Kimihiro Hoshino/AFP/Getty Images
The Google logo is seen at the Google headquarters in Mountain View, California. on September 2, 2011. AFP PHOTO/KIMIHIRO HOSHINO (Photo credit should read KIMIHIRO HOSHINO/AFP/Getty Images)
Eyeglasses. They're just so stupid, sitting there on your face, enabling you to do little more than see better and, in certain chunky black Buddy Holly-esque cases, branding you as a probable resident of Williamsburg, Brooklyn. But Google plans to change all that, with "heads up display glasses," according to the New York Times' Nick Bilton:
The glasses will send data to the cloud and then use things like Google Latitude to share location, Google Goggles to search images and figure out what is being looked at, and Google Maps to show other things nearby, the Google employee said. “You will be able to check in to locations with your friends through the glasses,” they added.
Everyone I spoke with who was familiar with the project repeatedly said that Google was not thinking about potential business models with the new glasses. Instead, they said, Google sees the project as an experiment that anyone will be able to join. If consumers take to the glasses when they are released later this year, then Google will explore possible revenue streams.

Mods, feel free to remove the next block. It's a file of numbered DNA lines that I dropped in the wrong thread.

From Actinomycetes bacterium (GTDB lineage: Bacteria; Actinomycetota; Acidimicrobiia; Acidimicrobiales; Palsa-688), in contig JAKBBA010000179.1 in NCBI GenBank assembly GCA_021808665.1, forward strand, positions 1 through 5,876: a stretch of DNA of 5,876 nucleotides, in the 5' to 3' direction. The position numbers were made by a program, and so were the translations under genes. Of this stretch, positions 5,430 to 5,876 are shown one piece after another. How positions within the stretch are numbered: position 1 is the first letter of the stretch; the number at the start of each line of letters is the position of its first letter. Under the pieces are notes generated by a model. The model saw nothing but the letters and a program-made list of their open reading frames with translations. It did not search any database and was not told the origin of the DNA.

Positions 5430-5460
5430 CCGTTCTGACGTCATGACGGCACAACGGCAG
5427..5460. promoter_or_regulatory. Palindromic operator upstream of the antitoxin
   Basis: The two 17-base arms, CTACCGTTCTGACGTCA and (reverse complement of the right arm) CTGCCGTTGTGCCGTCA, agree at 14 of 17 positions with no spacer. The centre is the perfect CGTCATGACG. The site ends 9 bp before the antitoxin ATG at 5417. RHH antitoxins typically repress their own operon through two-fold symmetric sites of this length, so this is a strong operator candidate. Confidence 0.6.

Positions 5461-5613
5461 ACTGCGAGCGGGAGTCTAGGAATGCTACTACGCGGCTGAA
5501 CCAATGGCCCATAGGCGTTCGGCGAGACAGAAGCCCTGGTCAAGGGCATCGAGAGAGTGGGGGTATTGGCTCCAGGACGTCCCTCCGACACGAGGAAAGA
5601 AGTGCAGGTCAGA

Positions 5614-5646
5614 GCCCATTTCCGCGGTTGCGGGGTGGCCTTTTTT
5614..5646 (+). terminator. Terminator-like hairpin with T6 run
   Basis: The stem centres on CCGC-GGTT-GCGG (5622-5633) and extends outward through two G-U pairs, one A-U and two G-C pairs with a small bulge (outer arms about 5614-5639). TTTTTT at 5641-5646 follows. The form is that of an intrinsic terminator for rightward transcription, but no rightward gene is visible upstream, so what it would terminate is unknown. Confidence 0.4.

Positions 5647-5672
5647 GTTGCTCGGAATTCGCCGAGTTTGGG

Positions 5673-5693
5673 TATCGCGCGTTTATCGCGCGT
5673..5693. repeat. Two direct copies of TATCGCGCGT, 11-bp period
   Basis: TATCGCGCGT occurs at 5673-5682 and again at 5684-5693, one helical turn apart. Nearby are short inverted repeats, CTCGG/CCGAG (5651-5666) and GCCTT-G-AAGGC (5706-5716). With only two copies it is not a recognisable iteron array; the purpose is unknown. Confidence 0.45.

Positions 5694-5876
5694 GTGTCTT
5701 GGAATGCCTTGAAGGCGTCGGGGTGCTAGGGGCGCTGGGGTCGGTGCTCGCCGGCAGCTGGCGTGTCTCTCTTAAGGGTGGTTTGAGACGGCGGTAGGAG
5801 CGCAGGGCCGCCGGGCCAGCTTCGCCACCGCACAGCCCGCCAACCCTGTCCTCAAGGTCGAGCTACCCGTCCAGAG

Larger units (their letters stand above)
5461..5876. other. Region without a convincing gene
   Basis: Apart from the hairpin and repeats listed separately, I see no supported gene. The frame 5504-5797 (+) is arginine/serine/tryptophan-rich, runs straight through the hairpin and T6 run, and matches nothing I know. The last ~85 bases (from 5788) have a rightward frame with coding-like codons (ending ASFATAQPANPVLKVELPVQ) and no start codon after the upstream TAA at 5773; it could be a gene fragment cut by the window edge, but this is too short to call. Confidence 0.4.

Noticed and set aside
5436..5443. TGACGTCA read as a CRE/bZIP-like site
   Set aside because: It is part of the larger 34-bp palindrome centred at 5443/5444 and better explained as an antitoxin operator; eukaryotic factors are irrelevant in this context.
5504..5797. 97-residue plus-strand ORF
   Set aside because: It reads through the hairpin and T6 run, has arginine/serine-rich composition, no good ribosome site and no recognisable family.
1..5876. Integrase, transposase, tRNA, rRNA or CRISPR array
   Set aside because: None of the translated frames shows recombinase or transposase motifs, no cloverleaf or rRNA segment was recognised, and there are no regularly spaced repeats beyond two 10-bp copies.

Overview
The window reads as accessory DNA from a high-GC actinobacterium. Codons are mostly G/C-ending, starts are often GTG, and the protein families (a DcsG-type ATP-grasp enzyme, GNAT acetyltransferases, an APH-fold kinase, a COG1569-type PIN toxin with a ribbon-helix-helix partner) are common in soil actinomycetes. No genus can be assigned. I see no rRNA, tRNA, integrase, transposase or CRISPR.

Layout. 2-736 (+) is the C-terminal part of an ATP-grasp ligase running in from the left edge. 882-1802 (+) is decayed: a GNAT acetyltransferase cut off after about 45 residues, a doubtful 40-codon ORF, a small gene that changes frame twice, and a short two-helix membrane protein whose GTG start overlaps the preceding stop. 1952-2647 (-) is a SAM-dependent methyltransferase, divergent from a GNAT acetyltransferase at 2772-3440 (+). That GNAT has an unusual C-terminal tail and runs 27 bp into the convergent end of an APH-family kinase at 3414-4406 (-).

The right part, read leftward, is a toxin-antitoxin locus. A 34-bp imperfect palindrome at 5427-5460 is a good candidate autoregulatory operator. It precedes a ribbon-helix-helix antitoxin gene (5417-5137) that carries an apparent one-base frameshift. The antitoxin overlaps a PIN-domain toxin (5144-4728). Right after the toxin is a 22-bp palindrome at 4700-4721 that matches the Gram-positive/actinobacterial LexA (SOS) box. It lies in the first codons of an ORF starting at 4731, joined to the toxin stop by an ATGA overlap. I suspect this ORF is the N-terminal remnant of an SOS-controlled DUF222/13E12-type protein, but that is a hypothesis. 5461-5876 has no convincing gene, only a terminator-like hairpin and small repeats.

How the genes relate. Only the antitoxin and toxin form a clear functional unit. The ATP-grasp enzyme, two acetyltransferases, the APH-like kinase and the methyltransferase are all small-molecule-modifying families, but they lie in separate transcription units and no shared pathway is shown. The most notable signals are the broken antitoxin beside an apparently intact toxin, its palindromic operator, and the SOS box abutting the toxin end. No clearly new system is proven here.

This kind of thing is right up Bilton's alley — vaguely superfuturistic, like something out of his book, "I Live in the Future and Here's How It Works" — but you have to wonder why Google would be pursuing this kind of hardware experiment. Then again, a wearable Google integration device that can dovetail and/or enable other project being pursued by Google X Lab (Google's secret skunkworks). Google goggles would certainly give you something to do why being ferried around in a Google car that drives itself.
Price? Reportedly $250-$600.